Staff Picks

What We're Reading

Learning for Justice loves to read! Check out a few of our favorite books for diverse readers and educators.

Cover of "Ways to Grow Love" by Renée Watson.

In Ways To Grow Love (A Ryan Hart Story, 2), author Renée Watson perfectly captures the feeling of being in elementary school—of sweet childhood friendships, special moments with family, summer camp shenanigans and the seeming enormity of little things. It’s in those little things that this book shines. Ryan Hart is an endearing and relatable heroine—and a passionate Black girl in whom readers will see themselves. Nina Mata’s warm illustrations scattered throughout the book are a particular gift.

“Young readers will be captivated by the love, strength and everyday magic of Ryan Hart and her family.” Steffany Moyer, LFJ Program Management & Operations Specialist

Cover of "Eugene the Unicorn: A Kid’s Book To Help Start LGBTQ Inclusive Conversations" by T. Wheeler.

In Eugene the Unicorn: A Kid’s Book To Help Start LGBTQ Inclusive Conversations, author and illustrator T. Wheeler demonstrates how to engage in age-appropriate discussions about difference, diversity and acceptance. The rhyming text will certainly engage little listeners as they learn that the thing we have in common is that we all have individual differences. In this charming book, Wheeler encourages self-acceptance, celebrates diversity, and writes, “No one can be a better you than you.”

“Young children will love the rhythm of this read-aloud book with its specific focus on inclusivity.” Crystal L. Keels, LFJ Editor

Cover of "Josie Dances" by Denise Lajimodiere.

Josie Dances, by Denise Lajimodiere, is a beautiful story of a young Ojibwe girl preparing for her powwow debut. This book, with wonderful illustrations by Angela Erdrich, explores the intersection of Indigenous culture, family, nature and traditions—offering an essential perspective to any library collection. With help from her family and the support of her community, Josie gathers what she needs to receive her spirit name and participate in her first powwow.

“An essential telling of Ojibwe culture that will have readers celebrating and honoring Josie’s journey.” Jaci Jones, LFJ Professional Learning Facilitator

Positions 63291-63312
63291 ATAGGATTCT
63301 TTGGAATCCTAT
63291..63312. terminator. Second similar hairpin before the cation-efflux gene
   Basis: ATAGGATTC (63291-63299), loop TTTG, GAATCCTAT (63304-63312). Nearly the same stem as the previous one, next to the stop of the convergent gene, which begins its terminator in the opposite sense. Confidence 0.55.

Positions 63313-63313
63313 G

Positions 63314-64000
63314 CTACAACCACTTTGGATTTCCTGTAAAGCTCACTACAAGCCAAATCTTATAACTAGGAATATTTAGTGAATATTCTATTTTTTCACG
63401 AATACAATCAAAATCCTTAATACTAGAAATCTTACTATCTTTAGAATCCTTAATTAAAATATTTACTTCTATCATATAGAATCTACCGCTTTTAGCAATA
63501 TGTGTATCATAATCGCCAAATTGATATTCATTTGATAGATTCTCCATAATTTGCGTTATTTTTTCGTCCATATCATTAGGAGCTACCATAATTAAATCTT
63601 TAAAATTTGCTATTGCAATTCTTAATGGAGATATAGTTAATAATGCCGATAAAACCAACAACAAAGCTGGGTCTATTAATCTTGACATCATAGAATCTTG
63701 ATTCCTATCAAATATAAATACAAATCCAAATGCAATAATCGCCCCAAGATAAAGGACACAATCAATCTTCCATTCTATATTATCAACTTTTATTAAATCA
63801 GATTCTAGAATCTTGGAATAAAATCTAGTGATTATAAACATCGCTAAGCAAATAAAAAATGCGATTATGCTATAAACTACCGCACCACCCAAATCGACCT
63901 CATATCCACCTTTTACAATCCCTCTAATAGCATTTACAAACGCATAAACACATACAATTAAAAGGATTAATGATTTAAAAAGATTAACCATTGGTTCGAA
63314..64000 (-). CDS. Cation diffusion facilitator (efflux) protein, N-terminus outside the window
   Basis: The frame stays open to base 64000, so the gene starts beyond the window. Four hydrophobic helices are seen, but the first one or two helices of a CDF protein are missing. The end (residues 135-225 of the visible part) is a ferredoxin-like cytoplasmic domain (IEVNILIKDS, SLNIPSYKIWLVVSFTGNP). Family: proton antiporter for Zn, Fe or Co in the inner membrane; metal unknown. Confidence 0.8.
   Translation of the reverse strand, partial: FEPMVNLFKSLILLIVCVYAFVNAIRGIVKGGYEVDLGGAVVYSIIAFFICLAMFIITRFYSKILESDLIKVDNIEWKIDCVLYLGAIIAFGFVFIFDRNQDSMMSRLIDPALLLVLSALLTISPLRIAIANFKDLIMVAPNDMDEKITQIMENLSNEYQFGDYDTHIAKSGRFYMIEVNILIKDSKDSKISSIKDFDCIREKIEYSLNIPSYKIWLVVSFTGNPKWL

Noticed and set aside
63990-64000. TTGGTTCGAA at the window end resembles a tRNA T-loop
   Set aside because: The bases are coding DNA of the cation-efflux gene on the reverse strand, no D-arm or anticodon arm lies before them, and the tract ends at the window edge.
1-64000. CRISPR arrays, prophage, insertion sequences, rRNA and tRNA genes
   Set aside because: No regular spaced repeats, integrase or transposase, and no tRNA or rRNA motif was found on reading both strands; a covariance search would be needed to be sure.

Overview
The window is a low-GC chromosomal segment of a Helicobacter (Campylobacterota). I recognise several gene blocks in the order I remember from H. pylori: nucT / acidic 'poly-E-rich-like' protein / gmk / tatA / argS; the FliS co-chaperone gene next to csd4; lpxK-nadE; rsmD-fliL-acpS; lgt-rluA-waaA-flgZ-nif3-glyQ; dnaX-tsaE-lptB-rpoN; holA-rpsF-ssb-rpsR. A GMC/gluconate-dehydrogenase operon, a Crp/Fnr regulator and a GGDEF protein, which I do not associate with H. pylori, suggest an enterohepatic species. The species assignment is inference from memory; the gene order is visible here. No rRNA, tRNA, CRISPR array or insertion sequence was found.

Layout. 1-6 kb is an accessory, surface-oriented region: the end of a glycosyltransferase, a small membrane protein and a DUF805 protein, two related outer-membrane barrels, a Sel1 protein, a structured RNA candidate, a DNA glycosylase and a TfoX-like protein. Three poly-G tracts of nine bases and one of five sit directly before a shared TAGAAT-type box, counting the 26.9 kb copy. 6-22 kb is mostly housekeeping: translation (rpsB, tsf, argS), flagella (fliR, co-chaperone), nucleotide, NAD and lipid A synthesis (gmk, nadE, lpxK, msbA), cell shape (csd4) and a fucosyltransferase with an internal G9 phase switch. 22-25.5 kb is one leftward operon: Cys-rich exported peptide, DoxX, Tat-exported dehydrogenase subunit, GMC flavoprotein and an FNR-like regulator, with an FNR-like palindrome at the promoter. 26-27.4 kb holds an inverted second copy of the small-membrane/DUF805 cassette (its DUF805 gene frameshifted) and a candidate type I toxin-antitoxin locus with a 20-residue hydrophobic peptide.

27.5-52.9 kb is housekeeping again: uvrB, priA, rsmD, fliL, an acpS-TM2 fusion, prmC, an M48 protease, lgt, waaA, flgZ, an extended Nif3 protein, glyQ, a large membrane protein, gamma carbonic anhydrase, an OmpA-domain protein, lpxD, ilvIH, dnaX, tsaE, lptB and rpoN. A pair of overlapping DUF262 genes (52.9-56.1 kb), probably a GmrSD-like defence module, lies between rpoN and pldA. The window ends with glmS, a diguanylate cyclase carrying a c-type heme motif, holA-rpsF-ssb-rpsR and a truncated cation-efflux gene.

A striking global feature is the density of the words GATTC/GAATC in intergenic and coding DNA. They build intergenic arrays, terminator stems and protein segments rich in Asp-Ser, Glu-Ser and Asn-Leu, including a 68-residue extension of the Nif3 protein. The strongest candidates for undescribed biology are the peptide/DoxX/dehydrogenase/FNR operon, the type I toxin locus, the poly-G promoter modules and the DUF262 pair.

Cover of "This Book Is Feminist: An Intersectional Primer for Next-Gen Changemakers" by Jamia Wilson and Aurélia Durand.

What is feminism, and why do we need it today? In This Book Is Feminist: An Intersectional Primer for Next-Gen Changemakers, Jamia Wilson navigates these questions from a perspective that is at once socially astute and deeply personal. With illustrations by Aurelia Durand, Wilson renders current intersectional feminist thought more approachable by grounding it in her own story and frequently prompting young people to reflect on how these topics come into play in their own lives.

“A beautifully illustrated personal tour of some of the key topics in contemporary feminism.” Steffany Moyer, LFJ Program Management & Operations Specialist


Cover of "Race Resilience: Achieving Equity Through Self and Systems Transformation."

Authors Victoria E. Romero, Amber N. Warner and Justin Hendrickson designed Race Resilience: Achieving Equity Through Self and Systems Transformation to help educators, schools and districts develop race resilience using exercises and techniques that address racial biases. The authors develop each chapter with the end in mind: to create schools that model racial justice for all children, particularly Black, Indigenous and all students of color.

“The techniques highlighted here provide realistic scenarios that allow educators to reflect on how personal experiences influence their educational practices.” Kimberly Burkhalter, LFJ Professional Learning Facilitator


Cover of "Rest Is Resistance: A Manifesto" by Tricia Hersey.

Author Tricia Hersey offers an intervention for the exhausted in Rest Is Resistance: A Manifesto. The artist, poet, theologian and community organizer urges us to reject grind culture and rigid systems that make it difficult to dream or create. With an analysis rooted in Black liberation theology, Hersey asserts that rest is our divine right. She insists that we must rest, not to do more later but to connect with our bodies—sites of liberation—to imagine, invent and heal.

“This book gives a caring, yet firm, nudge to slow down and rest.” Coshandra Dillard, LFJ Associate Editor